Here's some stimulus spending even Republicans like Arkansas Democrat-Gazette publisher Walter Hussman can love. The eStem charter school in Little Rock – heavily supported by Hussman, Walmart heir Jim Walton and a number of other financiers with Republican leanings — announced recently that it got almost $120,000 in federal stimulus money from the Obama administration to improve the playground behind the Hussman-owned school building at Third and Louisiana with artificial turf and a new jungle gym with padded surface below. What do you bet this is a stimulus project that even stimulus critic Rep. John Boozman, the D-G-backed Republican senatorial candidate, could love?

Good guy; good cause

It's not too late to buy a $50 ticket to the first Arkansas Community Truth Teller Award ceremony. It's at 5:30 p.m. Nov. 9 at the Darragh Center of the Central Arkansas Library System. The honoree will be Ernest Dumas, an Arkansas Times columnist with a distinguished history in journalism including as a Capitol reporter and then editorial writer for the Arkansas Gazette.

He's also taught journalism at UCA, writes editorials for The Leader in Jacksonville, gardens, is a fair stone mason and once played a mean game of table tennis.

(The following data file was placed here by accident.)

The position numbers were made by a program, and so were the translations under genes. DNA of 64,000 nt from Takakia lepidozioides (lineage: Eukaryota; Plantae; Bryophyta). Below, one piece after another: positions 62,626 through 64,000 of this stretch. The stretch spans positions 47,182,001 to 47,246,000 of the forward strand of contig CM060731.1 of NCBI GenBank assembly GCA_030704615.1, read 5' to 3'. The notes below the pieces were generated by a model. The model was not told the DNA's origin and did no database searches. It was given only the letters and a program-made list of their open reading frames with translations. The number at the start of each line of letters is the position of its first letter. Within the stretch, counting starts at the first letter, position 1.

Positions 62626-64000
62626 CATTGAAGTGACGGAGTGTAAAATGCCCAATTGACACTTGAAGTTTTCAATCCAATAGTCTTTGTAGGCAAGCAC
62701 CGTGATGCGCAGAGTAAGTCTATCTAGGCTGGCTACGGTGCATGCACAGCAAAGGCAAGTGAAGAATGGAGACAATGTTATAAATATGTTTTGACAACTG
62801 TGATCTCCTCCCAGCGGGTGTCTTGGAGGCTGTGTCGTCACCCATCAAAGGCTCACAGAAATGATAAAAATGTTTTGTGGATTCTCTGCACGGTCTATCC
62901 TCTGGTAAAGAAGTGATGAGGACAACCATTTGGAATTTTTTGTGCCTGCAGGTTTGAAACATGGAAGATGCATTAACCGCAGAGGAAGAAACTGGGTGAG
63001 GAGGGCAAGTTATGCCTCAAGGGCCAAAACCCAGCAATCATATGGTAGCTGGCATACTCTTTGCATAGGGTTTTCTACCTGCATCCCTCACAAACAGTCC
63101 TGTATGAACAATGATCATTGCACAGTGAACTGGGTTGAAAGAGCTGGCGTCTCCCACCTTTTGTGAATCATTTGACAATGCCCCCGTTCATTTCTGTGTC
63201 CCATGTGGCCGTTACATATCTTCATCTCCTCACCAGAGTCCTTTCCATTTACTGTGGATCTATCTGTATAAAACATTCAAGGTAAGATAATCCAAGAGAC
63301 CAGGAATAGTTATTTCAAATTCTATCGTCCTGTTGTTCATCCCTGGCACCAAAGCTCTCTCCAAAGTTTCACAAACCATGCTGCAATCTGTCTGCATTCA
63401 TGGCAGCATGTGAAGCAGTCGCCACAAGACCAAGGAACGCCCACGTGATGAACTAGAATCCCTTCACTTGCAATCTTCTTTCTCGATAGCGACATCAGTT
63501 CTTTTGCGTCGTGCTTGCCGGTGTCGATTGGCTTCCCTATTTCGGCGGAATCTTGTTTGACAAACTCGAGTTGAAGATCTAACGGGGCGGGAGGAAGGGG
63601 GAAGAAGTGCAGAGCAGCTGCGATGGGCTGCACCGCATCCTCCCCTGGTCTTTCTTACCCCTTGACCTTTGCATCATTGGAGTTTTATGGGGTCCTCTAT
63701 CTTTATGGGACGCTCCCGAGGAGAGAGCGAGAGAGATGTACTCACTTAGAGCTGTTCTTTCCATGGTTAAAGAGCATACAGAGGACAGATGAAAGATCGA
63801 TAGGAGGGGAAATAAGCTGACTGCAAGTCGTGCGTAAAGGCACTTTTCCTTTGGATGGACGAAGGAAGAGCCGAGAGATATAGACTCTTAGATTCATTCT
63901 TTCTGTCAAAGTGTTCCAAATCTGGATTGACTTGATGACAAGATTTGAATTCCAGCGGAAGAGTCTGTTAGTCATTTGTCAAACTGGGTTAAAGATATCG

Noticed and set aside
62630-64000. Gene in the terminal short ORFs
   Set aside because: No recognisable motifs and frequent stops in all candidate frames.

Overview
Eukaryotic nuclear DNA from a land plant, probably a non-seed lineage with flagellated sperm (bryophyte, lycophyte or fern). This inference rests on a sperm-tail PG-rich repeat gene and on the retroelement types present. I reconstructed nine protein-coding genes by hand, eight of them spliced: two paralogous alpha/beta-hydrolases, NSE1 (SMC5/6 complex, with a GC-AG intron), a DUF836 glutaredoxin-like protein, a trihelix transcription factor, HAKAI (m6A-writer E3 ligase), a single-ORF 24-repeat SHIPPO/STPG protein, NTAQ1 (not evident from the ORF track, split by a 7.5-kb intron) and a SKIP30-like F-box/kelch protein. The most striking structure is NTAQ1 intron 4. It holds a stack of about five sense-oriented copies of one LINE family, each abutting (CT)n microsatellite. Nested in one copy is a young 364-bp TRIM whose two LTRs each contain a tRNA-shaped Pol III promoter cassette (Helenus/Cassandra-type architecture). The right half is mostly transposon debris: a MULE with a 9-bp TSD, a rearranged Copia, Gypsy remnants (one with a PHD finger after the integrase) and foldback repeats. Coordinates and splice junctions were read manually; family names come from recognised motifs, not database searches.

He'll be introduced by Times editor Max Brantley and give a talk, truthful for sure, though likely embellished in spots. The event is a benefit for Arkansas Community Organizations, newly created to carry on ACORN's grassroots work in the state.

You can RSVP by e-mailing aco@arkansascomm.org or by calling 376-7151, extension 2000. If you can't attend, you're welcome to send a check to Arkansas Community Organizations at 2101 S. Main St., Little Rock, AR 72201.

Top of the class

The Hogs may have beaten Vanderbilt on the football field last Saturday, but the Razorbacks aren't a match for them in the classroom. The NCAA last week released graduation success rate statistics that showed the rate over a rolling four-year period, the latest for the percentage of freshmen and transfers that entered from 2000 through 2003 who graduated within six years. Thank goodness for Tennessee. Otherwise, Arkansas would have been last in the SEC. The rates:

1. Vanderbilt: 89 percent; 2. Georgia: 68 percent; 3. Alabama: 67 percent; 3. Florida: 67 percent; 3. LSU: 67 percent; 6. Mississippi State: 64 percent; 7. Auburn: 63 percent; 7. Kentucky: 63 percent; 9. Ole Miss: 61 percent; 10. South Carolina: 57 percent; 11. Arkansas: 55 percent; 12. Tennessee: 53 percent

Noted: the other schools in Arkansas with four-year reports for the biggest schools were Arkansas State, with a 70 percent GSR among football players, and UA-Pine Bluff, 43 percent.



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